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bited to our view under the simile of water. Jehovah promises, "when the poor and needy seek water, and there is none, and their tongue faileth for thirst, I the Lord will hear them, I the God of Israel will not forsake them; but will open rivers in high places, and fountains in the midst of the valleys." He will make the wilderness a pool of water, and the dry land springs of water. Rivers of water in a thirsty wild, are not more acceptable to the fainting traveller, than the salvation of Jesus is welcome to the convinced sinner; to such who believe he is precious. The conditions of obtaining it are inscribed by the finger of God; we behold them written in legible characters: "Ho, every one that thirsteth, come ye to the waters, and he that hath no money, come ye, buy, and eat; yea, come, buy wine and milk without money and without price." Ezekiel, in vision, beheld this holy water issuing from the temple of God. Its sovereign efficacy was such, that whithersoever it flowed, healing and life attended its course. John in the Apocalypse, describes it as the " pure river of water of life, clear as crystal, proceeding out of the throne of God and of the Lamb;" its banks adorned with continual fruitfulness, and never-fading verdure. The salvation of Jesus is also described as a "fountain which is opened

to the house of David, and the inhabitants of Jeru

salem, for sin and uncleanness."

purifying and refreshing qualities:

deep of the living waters, which are

springing up unto everlasting life."

May we know its


may we drink

a well of water

Jesus himself

personally invites "all that are athirst, to come unto him and drink."

This fountain of life, is not of recent discovery; the antedeluvian world beheld it as a small rivulet, which continued to increase as it flowed down the patriarchal age, widened under the Mosaic dispensation, and became broader and clearer, as it warbled along the prophetic course, and now displays itself as the grand and majestic fountain of living waters, whose streams make glad the city of our God.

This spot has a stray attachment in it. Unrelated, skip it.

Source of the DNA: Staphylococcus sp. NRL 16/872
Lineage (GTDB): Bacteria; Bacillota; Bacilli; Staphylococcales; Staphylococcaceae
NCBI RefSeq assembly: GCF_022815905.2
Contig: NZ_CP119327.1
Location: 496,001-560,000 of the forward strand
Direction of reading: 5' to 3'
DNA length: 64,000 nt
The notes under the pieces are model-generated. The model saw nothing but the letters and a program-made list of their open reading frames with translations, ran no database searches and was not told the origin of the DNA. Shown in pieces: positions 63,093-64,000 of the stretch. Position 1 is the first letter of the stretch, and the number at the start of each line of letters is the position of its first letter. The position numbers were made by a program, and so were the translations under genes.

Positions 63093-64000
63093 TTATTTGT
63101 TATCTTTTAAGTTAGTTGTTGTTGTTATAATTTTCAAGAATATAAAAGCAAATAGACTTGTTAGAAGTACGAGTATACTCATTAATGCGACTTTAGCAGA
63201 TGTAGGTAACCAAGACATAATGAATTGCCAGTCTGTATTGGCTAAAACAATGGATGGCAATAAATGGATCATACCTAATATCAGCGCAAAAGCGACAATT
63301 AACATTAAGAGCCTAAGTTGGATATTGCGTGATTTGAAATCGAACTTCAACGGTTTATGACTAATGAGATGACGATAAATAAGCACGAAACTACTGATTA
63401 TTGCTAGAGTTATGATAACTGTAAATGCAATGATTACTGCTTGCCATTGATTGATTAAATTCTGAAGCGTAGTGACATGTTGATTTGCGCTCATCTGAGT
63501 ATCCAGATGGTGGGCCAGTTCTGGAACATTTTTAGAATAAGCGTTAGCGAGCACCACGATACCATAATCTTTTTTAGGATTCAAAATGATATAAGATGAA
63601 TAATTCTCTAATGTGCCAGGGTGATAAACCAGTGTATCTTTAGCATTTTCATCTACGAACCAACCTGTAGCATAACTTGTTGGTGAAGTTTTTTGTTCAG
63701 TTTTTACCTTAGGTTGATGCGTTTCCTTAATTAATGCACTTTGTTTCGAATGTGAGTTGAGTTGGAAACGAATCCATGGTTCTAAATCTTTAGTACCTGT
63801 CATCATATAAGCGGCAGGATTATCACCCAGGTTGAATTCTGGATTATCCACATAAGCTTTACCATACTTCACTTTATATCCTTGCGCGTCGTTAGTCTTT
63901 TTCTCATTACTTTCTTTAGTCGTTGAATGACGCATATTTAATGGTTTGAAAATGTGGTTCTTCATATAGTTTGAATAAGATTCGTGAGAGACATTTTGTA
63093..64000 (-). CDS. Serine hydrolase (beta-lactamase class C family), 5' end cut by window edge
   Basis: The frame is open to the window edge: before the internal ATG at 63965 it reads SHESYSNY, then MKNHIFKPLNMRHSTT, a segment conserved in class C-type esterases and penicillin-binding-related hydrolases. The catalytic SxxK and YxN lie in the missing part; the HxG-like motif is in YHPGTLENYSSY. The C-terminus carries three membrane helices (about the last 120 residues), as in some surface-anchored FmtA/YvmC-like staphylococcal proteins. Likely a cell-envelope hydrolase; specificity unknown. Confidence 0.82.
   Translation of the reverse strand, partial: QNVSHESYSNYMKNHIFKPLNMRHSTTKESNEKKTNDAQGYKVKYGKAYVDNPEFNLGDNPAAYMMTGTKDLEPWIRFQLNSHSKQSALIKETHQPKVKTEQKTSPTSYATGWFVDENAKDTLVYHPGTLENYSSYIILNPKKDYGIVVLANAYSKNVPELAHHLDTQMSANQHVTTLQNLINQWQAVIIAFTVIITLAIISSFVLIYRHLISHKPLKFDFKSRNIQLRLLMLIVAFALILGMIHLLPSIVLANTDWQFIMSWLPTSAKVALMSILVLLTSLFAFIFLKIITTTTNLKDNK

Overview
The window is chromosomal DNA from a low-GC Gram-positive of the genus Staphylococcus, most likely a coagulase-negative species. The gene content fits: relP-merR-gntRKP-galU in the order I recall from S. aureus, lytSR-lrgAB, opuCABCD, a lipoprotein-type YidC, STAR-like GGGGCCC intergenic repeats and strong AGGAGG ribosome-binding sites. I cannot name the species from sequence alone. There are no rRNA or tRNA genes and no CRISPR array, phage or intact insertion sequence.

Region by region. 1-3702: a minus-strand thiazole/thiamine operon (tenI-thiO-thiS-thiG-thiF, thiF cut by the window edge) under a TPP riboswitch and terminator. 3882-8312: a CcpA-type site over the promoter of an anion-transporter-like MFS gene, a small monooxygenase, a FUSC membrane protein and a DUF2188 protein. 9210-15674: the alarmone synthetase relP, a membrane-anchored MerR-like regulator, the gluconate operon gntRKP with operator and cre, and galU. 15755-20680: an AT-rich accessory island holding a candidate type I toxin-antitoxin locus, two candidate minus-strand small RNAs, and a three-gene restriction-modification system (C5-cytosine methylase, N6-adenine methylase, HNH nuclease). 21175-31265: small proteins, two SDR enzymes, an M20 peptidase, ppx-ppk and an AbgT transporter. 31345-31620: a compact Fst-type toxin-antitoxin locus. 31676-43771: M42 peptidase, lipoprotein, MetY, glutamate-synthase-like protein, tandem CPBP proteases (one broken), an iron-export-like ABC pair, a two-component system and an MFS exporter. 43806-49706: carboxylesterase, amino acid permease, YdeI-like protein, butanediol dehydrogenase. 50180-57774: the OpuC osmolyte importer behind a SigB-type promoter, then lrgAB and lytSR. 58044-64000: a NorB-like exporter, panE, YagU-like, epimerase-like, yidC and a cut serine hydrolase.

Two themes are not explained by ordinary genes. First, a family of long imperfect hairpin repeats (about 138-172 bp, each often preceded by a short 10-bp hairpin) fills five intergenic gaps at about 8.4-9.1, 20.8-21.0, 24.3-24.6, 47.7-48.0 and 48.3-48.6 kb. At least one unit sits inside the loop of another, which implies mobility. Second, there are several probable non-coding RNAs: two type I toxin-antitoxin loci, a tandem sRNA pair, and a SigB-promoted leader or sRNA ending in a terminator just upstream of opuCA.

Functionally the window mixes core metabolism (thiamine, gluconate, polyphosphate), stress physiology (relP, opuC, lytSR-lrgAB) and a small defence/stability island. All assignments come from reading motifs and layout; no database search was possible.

Then said I, Lo, I come: in the volume of the book it is written of me, I delight to do thy will, O my God: yea, thy law is within my heart.-Psalm xl. 7, 8.

THE psalm from which these words are selected, was written by David, king of Israel, but never can they with justice be applied to him. We dare not

venture to imagine he acted agreeably to the will of his God, in the matter of Uriah the Hittite; nor was the law of his God ruling in his heart, when his pride led him to number the children of Israel. But let us no longer dwell on the crimes and failings of this (in one sense of the word) great man; let us endeavour to discover some other, to whom it can, with more justice, be applied. But, alas! if we search to earth's remotest bounds, we cannot find, on this our globe, one to whom it may be applied without deserving the charge of flattery. If permitted to extend our search to the upper and brighter world, and allowed to inquire of the inhabitants of those realms of bliss, if they had ever known one of Adam's race, when sojourning here below, of whom it could with truth be said, his delight was to do the will of his God, yea that the law of his God was the constant ruling principle of his heart;* struck at our want of discernment, they would exclaim with holy indignation, was He so long an inhabitant of your world, and do ye not know him? Have ye not read of his life, of his acts, of his words, and ways; but above all, have ye not heard the oft told tale of